The juxtaposition of Layla’s involved family and Sam’s totally uninvolved one is very well handled. Layla’s dad is a hoot. His well-intentioned but totally interfering and dominating methods to secure a husband for Layla were over-the-top and perfect for the story: He sets up a secret online dating profile for her and then scans hundreds of profiles and curates a list of ten men for her of whom he approves. He even sets up dates with them. The only thing he doesn’t do is go on the dates with Layla. (Sam does instead—to great comedic effect.) My review is here.

Marriage by Arrangement by Sophia Singh Sasson
Category: Contemporary Romance
Comments: This is the first book in Sasson’s Nights at the Mahal series, and I just fell in love with her world.

The heroine has been languishing as a junior architect at RKS Architecture in Las Vegas. She has been dangling on the promise of a promotion for two years. And she finally has a shot at it with her design ideas for a new hotel by a rising hotel group based in India. The hero is heir to a dynasty of hoteliers whose headquarters are in Rajasthan. He is also known as India’s hottest hottie with all its attendant adulation from the female half of the population. While his family is content to conquer the hoteling market in India, Arjun has his eye on a global empire. He has set his sights on Vegas as the first venture.

The last quarter of the book was the strongest section for me. It is easy to fall in love, but it is difficult to make a marriage. It is difficult to fit two lives together and set that within two families. The heart of this book is Rani and Arjun figuring out what they want to take a stance on, what they are willing to compromise, who will give what to whom, and who will decide what they cannot give up. What I also really liked about this book is that Sasson shows how they consider both of their families at large. Sasson has skillfully used their exploration of what their parents and traditions mean to them to build character. They are who they are because of their families and culture. And so, marriage between them has to involve their families—in other words, everyone has to agree that this is a good match. My review is here.

Scandal at the Christmas Ball: Dancing with the Duke's Heir by Bronwyn Scott
Category: Regency Romance
Comments: This is the second novella in the Scandal at the Christmas Ball anthology. The first story was by Marguerite Kaye that I read a couple of years ago. If you love Christmas and truly love the Regency era, this is the story for you. Scott pulls out all stops in lovingly detailing Christmas decorations and traditions, the grand house interior and exterior, clothes and food. It is a feast to those of us who love traditional Regencies. The duke and duchess of Brockmore invite a bunch of the upper class young people every year for the twelve days of Christmas and shamelessly, and successfully, match-make. They even mediate in romantic troubles, patiently sheperding various couples together.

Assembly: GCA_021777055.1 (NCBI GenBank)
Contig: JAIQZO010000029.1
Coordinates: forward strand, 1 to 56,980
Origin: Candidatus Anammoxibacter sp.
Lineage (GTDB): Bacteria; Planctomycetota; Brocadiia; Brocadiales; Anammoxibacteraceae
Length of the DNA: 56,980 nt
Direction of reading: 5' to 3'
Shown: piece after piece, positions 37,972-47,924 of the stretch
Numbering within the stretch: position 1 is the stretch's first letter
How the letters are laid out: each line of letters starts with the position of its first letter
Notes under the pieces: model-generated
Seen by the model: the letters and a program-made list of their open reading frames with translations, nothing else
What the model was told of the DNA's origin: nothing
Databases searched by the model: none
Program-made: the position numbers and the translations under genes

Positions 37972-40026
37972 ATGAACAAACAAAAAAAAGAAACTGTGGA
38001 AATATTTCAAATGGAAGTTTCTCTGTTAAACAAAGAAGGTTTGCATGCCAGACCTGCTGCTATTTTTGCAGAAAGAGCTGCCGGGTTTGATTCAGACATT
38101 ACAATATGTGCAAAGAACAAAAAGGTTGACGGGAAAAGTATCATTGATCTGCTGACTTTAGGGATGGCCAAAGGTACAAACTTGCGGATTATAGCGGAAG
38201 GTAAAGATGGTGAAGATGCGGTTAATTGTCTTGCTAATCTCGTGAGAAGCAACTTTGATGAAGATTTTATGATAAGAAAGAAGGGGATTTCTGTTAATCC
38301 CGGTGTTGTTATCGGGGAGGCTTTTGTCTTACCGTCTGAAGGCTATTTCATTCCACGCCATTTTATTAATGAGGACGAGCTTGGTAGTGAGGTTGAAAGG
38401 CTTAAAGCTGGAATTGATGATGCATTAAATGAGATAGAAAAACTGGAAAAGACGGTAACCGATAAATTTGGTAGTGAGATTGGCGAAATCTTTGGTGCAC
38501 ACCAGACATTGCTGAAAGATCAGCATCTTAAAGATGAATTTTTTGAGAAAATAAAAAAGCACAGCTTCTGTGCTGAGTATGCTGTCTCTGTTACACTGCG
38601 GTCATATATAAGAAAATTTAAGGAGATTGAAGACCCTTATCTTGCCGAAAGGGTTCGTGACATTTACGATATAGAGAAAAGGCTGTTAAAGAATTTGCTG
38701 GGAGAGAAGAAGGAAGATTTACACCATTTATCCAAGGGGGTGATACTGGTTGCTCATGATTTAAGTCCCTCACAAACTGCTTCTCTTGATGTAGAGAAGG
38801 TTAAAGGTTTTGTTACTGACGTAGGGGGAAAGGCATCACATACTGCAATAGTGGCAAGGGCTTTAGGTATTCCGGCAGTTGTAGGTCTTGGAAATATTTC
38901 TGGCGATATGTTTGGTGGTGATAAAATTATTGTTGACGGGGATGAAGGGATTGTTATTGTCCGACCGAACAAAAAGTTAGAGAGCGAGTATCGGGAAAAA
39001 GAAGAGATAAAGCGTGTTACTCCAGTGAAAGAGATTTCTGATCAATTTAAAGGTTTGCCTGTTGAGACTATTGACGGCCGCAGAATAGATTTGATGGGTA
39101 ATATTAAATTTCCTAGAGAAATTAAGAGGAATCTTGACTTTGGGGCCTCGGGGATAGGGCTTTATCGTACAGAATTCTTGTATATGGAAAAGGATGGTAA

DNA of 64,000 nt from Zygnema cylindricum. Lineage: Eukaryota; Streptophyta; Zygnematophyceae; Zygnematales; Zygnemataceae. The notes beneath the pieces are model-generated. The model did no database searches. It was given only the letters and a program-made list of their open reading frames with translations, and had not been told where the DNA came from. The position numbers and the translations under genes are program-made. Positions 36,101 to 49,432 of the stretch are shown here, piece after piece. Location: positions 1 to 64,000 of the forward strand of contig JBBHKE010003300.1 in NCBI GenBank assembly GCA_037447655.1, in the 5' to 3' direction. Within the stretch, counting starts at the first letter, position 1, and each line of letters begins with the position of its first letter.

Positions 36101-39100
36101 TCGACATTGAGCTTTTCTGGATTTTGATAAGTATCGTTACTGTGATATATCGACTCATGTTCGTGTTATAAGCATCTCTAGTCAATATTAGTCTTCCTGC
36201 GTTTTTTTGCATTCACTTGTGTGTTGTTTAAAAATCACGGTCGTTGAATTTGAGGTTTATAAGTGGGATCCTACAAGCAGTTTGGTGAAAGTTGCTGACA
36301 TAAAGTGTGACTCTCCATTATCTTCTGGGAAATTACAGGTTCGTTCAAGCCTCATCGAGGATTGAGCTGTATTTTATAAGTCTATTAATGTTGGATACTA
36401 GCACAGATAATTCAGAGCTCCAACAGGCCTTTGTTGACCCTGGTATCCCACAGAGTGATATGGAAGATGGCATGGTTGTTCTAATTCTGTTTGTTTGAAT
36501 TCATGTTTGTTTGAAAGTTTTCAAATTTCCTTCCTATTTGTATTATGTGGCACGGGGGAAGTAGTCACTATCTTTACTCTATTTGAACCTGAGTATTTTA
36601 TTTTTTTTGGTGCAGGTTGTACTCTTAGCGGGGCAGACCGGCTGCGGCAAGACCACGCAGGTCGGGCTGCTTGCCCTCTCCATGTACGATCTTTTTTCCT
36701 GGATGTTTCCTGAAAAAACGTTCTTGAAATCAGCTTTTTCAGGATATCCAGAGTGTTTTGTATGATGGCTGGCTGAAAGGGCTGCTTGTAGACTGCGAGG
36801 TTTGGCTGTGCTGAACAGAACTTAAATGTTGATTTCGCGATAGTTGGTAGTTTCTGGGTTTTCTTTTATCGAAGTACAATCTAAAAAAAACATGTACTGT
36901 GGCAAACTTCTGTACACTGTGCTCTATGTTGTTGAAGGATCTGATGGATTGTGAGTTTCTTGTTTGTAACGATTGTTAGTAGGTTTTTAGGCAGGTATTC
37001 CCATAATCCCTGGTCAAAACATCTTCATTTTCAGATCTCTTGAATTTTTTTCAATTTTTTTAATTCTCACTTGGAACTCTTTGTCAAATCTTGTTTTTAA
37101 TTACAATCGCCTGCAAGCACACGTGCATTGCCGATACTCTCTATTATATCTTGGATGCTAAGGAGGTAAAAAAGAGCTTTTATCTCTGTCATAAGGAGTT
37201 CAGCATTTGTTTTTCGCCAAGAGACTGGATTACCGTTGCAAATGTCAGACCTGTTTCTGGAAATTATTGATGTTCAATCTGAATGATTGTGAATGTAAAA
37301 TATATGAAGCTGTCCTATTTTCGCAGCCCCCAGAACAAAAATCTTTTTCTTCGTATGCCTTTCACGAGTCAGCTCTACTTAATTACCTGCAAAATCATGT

The hero is the extremely reluctant heir to Brockmore, and after four years, still in mourning for the heirs before him: his father and older brother. He is a prominent anthropologist and his speciality is the Sami people of Lapland. She is the outrageous daughter of an earl who is determined to make herself unmarriageable so she can be free to travel the world. They both love to travel, but little do they know that they have this in common when they first meet. He thinks she's an attention-seeking trollope and she thinks he's a self-righteous prig. Clearly, they could have nothing in common. From this premise comes a lovely story of how they are the only ones who truly understand each other. She's calmer and more thoughtful when she's with him; he's more alive in her presence than he has ever been. Their coming together is a story of great tenderness and hot passion, but mostly the slow and careful uncovering of each other's qualities. Lovely.